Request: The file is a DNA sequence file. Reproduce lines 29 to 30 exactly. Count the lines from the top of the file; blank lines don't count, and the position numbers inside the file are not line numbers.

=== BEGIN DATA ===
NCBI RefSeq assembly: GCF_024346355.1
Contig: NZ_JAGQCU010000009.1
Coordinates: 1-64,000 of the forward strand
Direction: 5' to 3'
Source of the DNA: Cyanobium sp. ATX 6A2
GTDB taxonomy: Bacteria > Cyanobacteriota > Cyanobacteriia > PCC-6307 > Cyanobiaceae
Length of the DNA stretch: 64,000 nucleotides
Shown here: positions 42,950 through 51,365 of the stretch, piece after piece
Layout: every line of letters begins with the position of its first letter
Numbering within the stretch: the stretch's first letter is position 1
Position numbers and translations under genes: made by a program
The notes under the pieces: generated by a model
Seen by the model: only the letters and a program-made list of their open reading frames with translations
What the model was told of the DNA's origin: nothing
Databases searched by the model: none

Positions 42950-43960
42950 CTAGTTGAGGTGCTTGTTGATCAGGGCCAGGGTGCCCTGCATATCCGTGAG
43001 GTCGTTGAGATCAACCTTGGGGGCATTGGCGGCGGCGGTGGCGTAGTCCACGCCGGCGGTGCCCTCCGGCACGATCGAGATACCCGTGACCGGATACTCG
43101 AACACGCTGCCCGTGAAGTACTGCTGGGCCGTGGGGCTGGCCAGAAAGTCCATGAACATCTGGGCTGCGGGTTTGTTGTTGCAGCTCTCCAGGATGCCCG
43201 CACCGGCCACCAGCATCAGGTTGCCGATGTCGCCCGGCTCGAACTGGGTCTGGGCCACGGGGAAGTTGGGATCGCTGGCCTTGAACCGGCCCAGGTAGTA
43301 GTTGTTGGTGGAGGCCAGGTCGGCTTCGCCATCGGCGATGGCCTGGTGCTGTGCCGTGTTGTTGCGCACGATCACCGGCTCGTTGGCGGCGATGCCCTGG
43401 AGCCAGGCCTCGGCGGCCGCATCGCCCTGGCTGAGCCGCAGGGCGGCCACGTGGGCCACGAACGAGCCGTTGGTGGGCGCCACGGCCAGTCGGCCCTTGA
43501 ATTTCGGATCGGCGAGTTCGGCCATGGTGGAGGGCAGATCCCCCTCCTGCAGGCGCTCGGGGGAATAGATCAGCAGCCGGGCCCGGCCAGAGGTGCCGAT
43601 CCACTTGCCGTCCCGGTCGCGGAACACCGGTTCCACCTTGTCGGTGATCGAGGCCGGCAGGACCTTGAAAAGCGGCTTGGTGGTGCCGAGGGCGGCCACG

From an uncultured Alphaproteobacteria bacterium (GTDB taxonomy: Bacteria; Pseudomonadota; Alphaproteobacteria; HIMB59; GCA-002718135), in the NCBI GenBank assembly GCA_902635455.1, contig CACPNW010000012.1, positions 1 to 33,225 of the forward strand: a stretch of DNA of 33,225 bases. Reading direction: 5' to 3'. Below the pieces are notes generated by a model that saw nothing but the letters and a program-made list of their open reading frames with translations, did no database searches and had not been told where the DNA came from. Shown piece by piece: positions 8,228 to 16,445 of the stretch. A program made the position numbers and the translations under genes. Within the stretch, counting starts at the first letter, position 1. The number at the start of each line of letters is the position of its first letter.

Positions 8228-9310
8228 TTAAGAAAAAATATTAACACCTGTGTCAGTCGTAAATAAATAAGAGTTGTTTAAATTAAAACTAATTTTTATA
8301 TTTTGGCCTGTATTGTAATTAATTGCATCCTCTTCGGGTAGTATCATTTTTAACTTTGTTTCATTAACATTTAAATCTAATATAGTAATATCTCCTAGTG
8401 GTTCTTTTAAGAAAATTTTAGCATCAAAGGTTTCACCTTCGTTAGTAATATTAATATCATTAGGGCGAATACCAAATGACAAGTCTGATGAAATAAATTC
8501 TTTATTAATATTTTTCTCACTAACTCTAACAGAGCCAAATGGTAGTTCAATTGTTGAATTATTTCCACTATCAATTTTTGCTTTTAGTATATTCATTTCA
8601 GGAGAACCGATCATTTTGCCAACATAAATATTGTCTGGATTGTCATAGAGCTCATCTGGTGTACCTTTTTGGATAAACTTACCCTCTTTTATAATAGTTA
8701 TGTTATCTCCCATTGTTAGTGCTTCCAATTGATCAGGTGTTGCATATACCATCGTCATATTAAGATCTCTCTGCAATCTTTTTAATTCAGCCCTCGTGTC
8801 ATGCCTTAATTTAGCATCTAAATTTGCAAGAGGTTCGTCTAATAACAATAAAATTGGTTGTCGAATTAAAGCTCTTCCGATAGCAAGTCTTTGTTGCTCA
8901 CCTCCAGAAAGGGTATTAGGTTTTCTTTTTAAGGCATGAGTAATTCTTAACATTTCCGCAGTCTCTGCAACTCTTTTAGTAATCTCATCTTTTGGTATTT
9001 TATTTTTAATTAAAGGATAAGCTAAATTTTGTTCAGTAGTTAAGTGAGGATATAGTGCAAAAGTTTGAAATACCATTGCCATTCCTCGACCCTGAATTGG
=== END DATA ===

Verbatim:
8401 GTTCTTTTAAGAAAATTTTAGCATCAAAGGTTTCACCTTCGTTAGTAATATTAATATCATTAGGGCGAATACCAAATGACAAGTCTGATGAAATAAATTC
8501 TTTATTAATATTTTTCTCACTAACTCTAACAGAGCCAAATGGTAGTTCAATTGTTGAATTATTTCCACTATCAATTTTTGCTTTTAGTATATTCATTTCA